Racism & Your Health
(BlackDoctor.org) — For African American adults, perceived racism may cause mental health symptoms similar to trauma and could lead to some physical health disparities between blacks and other populations in the United States, according to a new study published by the American Psychological Association.
Compelling evidence indicate that race and ethnicity correlate with persistent, and often increasing, health disparities among U.S. populations in all these categories and demands national attention. Because racial and ethnic minority groups are expected to comprise an increasingly larger proportion of the U.S. population in coming years, the future health of America will be greatly influenced by our success in improving the health of these groups.
Despite great improvements in the overall health of the nation, Americans who are members of racial and ethnic minority groups are more likely than whites to have poor health and to die prematurely. These disparities are believed to be the results of the complex interaction among genetic variations, environmental factors, and specific health behaviors.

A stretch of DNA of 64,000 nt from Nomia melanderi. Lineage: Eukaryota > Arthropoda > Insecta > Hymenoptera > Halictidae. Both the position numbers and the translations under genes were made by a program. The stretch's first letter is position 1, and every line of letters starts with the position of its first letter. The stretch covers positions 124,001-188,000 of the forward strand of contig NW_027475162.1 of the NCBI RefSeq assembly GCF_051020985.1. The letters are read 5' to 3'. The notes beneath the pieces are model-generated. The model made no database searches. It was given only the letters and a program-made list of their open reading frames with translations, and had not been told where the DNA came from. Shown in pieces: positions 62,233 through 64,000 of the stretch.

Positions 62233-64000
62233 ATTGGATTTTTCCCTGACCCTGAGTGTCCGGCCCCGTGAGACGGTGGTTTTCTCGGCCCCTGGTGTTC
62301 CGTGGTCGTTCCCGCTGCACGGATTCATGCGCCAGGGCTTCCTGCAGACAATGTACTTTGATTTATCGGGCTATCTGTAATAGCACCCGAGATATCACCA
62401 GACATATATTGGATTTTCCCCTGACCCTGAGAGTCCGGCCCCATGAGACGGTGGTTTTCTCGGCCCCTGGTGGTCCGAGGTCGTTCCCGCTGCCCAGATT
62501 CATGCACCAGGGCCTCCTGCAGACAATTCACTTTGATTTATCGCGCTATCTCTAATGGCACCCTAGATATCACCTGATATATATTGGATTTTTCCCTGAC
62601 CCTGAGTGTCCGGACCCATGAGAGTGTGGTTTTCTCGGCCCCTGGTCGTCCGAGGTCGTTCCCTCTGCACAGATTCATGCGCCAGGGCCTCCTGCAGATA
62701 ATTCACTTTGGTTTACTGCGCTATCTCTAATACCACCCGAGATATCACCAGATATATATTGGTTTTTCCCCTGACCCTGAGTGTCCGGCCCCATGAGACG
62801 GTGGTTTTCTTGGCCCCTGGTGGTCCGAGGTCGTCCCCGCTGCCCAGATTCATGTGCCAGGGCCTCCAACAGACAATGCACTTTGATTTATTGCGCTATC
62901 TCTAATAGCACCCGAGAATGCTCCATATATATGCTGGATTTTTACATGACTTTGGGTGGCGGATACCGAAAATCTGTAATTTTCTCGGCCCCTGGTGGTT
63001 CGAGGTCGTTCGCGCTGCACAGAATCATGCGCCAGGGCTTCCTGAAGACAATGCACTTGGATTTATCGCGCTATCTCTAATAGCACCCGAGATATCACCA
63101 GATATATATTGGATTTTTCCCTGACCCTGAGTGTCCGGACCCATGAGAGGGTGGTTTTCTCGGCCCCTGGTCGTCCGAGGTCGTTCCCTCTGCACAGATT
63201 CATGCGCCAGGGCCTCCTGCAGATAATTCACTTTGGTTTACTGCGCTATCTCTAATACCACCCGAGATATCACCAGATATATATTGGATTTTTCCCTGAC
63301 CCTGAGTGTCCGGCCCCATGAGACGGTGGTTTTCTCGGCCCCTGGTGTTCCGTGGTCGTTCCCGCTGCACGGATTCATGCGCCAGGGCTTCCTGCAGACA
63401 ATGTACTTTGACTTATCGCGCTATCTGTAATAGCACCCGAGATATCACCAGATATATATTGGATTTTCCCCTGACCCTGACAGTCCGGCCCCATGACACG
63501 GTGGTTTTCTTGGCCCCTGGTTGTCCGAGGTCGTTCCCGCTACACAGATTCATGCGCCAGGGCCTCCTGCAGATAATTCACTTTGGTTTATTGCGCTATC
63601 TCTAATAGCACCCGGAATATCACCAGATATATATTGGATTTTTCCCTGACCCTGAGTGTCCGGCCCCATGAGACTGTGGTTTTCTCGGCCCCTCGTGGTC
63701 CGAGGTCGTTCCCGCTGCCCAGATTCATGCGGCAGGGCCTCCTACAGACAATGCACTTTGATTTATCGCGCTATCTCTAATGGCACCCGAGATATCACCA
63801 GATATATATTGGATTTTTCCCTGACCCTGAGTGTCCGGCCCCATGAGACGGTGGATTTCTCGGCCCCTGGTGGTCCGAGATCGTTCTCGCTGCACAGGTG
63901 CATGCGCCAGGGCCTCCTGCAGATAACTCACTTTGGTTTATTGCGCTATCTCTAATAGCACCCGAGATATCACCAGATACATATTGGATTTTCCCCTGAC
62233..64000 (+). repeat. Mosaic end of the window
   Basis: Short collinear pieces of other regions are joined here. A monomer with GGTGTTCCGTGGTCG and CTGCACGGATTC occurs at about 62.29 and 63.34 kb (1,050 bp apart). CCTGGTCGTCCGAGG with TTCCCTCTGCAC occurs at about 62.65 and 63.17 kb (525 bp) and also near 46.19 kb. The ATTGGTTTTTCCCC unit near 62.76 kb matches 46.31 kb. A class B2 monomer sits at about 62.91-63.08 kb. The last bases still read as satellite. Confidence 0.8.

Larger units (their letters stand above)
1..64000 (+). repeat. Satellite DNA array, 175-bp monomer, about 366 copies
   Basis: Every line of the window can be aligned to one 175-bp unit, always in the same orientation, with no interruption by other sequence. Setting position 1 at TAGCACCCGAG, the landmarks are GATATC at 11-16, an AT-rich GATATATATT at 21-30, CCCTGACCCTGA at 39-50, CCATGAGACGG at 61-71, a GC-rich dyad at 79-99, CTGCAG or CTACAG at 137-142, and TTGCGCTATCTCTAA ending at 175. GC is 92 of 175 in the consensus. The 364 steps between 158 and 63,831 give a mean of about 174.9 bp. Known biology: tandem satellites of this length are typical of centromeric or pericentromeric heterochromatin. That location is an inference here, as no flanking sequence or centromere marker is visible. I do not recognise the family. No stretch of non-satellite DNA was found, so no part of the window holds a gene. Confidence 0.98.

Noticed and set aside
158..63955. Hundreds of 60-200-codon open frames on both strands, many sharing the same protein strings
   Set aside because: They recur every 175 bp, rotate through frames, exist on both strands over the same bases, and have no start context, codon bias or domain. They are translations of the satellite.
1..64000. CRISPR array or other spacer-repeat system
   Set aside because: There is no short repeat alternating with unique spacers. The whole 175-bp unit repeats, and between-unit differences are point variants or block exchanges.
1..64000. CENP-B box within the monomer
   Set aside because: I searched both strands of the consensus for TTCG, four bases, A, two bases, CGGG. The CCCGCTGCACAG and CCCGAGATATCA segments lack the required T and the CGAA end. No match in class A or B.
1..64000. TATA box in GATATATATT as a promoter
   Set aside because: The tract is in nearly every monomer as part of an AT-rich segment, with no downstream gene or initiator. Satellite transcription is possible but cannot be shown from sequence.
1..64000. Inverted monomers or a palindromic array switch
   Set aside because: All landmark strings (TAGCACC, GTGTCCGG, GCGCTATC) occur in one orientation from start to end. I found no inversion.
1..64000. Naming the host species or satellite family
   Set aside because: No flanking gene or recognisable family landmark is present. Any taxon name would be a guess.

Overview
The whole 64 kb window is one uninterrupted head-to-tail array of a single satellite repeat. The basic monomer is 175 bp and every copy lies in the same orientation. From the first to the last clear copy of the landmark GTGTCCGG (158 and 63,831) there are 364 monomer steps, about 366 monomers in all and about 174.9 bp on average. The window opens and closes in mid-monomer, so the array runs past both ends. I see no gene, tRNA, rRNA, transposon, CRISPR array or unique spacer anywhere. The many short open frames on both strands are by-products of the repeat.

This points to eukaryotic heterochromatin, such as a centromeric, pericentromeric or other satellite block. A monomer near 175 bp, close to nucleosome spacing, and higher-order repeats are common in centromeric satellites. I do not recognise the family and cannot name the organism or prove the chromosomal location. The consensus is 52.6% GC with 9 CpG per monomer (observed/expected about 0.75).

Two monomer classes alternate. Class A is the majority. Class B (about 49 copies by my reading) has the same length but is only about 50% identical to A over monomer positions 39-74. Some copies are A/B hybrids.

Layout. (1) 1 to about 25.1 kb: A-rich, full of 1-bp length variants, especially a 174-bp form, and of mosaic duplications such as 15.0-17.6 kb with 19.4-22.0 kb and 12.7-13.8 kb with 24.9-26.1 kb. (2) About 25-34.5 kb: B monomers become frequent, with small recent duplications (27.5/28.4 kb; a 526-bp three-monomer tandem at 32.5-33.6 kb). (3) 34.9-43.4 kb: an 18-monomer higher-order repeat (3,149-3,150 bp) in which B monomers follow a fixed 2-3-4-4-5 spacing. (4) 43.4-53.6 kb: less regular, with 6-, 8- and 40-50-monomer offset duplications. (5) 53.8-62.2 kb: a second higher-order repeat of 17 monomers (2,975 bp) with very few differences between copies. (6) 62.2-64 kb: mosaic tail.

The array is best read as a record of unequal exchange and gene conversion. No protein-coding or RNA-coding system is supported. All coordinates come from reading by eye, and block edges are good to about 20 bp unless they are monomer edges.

An examination of 66 previous studies that included more than 18,000 black adults concluded that there are common responses to both racism and trauma, including somatization (psychological distress that is expressed as physical pain), interpersonal sensitivity and anxiety. The more stressful the racism, the more likely a person was to report mental distress.
The researchers suggested that the link between mental health and racism could contribute to physical health disparities between blacks and other Americans of different races and ethnicities.
The relationship between perceived racism and self-reported depression and anxiety is quite robust, providing a reminder that experiences of racism may play an important role in the health disparities phenomenon. For example, African Americans have higher rates of hypertension [high blood pressure], a serious condition that has been associated with stress and depression.
The study’s authors noted that therapists should routinely assess their black patients’ experiences with racism during treatment.